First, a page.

Treatment Options for Idiopathic Thrombocytopenic Purpura (ITP)

Treatment for idiopathic thrombocytopenic purpura (ITP) is based on how much and how often you’re bleeding and your platelet count.

In some cases, treatment may not be needed.  Medicines often are used as the first course of treatment. Treatments used for children and adults are similar. Adults with ITP who have very low platelet counts or problems with bleeding often are treated. Adults who have milder cases of ITP may not need any treatment, other than watching their symptoms and platelet counts.

If adults or children who have ITP need treatment, medicines often are tried first. Corticosteroids, such as prednisone, are commonly used to treat ITP. These medicines, called steroids for short, help increase your platelet count by lowering the activity of your immune system. However, steroids have a number of side effects, and some people relapse (get worse) when treatment ends. The steroids used to treat ITP are different from illegal steroids taken by some athletes to enhance performance. Corticosteroids aren't habit-forming, even if you take them for many years.
Some medicines used to help raise the platelet count are given through a needle inserted into a vein. These medicines include immune globulin and anti-Rh (D) immunoglobulin.
Medicines also may be used along with a procedure to remove the spleen, called splenectomy. If steroids, immunoglobulins, or splenectomy don’t help, two newer medicines – eltrombopag and romiplostim –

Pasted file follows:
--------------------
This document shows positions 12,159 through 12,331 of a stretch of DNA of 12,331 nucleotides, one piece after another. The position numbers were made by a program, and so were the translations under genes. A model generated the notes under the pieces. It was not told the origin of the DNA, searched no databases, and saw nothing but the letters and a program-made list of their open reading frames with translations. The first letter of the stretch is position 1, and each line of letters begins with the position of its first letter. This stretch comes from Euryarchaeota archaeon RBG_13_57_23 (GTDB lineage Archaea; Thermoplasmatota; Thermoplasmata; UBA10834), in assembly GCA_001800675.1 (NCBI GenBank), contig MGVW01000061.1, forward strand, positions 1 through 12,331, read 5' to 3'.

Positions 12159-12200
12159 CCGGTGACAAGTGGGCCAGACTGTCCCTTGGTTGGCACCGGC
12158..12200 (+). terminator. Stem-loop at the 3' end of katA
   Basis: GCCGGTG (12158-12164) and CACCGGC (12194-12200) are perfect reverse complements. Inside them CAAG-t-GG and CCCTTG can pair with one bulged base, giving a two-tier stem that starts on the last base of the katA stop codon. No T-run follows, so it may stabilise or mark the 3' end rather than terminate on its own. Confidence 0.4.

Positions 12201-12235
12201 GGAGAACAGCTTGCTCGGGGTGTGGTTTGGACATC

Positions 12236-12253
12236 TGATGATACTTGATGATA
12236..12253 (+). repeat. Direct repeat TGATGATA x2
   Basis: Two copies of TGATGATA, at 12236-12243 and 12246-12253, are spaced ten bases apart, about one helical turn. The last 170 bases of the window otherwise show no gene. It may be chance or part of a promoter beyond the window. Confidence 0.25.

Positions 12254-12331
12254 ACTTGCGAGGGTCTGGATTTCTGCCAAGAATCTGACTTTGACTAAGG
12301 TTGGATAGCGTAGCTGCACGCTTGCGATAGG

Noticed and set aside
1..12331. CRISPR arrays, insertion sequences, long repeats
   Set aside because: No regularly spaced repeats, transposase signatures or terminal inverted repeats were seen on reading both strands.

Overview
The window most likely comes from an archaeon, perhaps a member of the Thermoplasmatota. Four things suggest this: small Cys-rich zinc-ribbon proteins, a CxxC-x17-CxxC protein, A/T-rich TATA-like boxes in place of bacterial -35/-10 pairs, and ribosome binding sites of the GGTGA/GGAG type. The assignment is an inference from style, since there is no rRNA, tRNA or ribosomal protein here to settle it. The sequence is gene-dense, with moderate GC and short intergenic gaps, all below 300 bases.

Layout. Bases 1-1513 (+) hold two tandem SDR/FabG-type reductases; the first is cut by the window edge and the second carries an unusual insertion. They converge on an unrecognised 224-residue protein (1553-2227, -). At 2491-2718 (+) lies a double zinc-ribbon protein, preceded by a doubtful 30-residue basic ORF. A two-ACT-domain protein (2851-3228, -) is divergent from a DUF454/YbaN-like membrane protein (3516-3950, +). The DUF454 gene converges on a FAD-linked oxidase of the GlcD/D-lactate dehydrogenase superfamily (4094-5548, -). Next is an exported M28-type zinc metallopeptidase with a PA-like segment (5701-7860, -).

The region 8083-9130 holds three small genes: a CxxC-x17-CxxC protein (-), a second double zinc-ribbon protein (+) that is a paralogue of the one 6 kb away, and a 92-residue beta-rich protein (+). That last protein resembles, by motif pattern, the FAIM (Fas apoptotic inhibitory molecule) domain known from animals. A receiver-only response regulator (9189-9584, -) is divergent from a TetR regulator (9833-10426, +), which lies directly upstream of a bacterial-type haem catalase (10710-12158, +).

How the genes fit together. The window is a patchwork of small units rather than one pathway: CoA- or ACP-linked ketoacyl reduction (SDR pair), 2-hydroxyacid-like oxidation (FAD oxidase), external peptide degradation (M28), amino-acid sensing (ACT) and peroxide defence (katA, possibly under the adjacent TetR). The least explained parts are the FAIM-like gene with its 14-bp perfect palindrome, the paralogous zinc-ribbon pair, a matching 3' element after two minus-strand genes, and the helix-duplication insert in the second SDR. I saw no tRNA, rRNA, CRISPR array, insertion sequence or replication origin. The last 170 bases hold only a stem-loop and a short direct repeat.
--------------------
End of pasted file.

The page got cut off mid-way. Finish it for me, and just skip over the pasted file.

can be used to treat ITP.

If necessary, the spleen will be removed surgically. This organ is located in the upper left abdomen. The spleen is about the size of a golf ball in children and a baseball in adults. The spleen makes antibodies (proteins) that help fight infection. In ITP, these antibodies destroy platelets. If ITP hasn't responded to steroids, removing the spleen will reduce the destruction of platelets. However, it also may make you more likely to get certain infections. Before you have the surgery, your doctor may give you vaccines to help prevent these infections. If your spleen is removed, your doctor will explain what steps you can take to help avoid infections and what symptoms to watch for.

Some people with ITP who have severe bleeding may need to have platelet transfusions and be hospitalized. Some people will need a platelet transfusion before having surgery. For a platelet transfusion, donor platelets from a blood bank are injected into the recipient's bloodstream. This increases the platelet count for a short time.